For years, whenever I’ve had something difficult to process, I’ve laced up my shoes and started walking. More often than not, I’d bring along my husband, a trusted friend, or dial up my brother, one of my closest friends. We’d walk and talk therapy-like sometimes for hours, weaving in and out of painful feelings and hard-to-reach insights that lurk just below the surface of conscious thought. Intuitively I knew (and felt) that walking while talking helped me get to things I couldn’t quite speak of while sitting down.
And then the pandemic hit.
The Pandemic Stimulates Creative New Ideas for Therapy
Beginning a year ago, I re-started my therapy practice, this time, operating fully virtual. Many times I’d take a phone session and head out to walk and talk to a client amidst the Florida scrub trail behind my house. The Florida scrub is an ecosystem of sandy soil. It’s home to low-lying saw palmettos, cacti, gopher tortoises, squirrels, armadillos, and birds to name a few species.
Walking and talking with clients from all over the world during the early months of the pandemic and quarantine helped me mitigate vicarious trauma from client’s stories. The pandemic provided extra challenges because largely, we all experienced the same traumas together.
Walk and talk sessions, even remotely, provide many benefits. My clients would reap the benefit of my own calm demeanor while I strolled under the Live Oaks. They’d hear the sounds of birds chirping, and could feel as if they were with me. Sometimes, we’d do the call as video and they could see what I was seeing.
I began wondering whether I could offer this walk and talk therapy in person once the world opened back up. Clients who Iive in Florida could join me here in the woods. We would walk among the shady pines and oaks and let the natural sounds of birds and wind help soothe the pain of what often is too hard to put into words. This concept gradually has become known among therapists as “Walk and Talk Therapy,” although it’s something many of us have known (and practiced) for a long time, informally or otherwise.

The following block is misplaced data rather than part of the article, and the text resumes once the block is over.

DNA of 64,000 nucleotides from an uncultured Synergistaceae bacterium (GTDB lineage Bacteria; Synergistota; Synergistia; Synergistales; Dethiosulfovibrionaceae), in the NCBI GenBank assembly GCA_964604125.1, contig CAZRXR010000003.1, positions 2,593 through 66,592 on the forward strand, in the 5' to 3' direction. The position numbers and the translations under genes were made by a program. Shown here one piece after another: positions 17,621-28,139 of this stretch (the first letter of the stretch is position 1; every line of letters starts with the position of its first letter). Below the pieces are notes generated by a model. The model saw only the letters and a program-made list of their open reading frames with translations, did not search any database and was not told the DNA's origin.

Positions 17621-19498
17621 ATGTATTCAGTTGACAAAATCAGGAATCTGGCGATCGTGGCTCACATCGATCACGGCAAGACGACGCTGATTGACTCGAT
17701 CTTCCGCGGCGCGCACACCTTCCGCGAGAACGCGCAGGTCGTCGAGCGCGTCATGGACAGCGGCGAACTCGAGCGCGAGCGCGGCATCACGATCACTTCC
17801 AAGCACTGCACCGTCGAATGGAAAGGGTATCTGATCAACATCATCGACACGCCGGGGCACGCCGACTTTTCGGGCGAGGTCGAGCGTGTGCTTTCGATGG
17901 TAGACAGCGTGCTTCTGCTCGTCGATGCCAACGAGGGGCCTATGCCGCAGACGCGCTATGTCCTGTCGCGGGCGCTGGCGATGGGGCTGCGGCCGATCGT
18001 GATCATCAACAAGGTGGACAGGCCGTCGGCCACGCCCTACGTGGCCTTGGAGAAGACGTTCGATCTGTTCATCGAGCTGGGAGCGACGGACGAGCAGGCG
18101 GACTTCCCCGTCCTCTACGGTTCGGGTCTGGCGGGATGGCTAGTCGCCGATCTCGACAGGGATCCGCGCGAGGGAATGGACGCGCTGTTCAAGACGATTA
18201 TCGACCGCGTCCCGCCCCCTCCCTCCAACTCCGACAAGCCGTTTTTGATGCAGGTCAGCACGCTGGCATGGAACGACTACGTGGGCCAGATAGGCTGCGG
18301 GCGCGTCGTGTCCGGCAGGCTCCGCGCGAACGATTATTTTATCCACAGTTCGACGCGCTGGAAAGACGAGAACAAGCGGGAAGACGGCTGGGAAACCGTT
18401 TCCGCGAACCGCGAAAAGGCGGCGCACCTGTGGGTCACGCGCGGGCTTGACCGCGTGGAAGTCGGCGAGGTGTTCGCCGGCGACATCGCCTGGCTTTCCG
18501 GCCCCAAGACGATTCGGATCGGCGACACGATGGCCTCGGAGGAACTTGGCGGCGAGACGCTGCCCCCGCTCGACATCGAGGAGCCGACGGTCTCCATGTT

Walk and Talk Therapy: Ideal for Trauma Healing
It is well-known that trauma lives in the body (see Bessel van der Kolk’s The Body Keeps the Score). Traumatic memory is stored in parts of the brain that are not connected to rational thought, logical sequencing, and language. Movement such as yoga, walking, running, because of eye movement, helps to release traumatic memory from frozen, pre-verbal spaces in the body. From there, language can access and describe what is felt to be true. Sometimes with words, sometimes with stories, or even simply feeling relief.
The left, right movement of walking allows the two hemispheres of the brain (one oriented toward language, the other toward felt sensation) to communicate with one another more easily. Thus, in trauma therapy, we can reach deeper levels of awareness simply by doing the therapy while walking! This concept forms the basis of a popular in-office trauma therapy technique called EMDR. Interestingly, the founder, a therapist named Francine Shaipro, discovered this technique while on a walk in the woods! She noticed the back and forth movement of her eyes while viewing the natural environment provided relief from troubling thoughts. Thus, the concept of EMDR as a therapy technique to be utilized in office settings was born.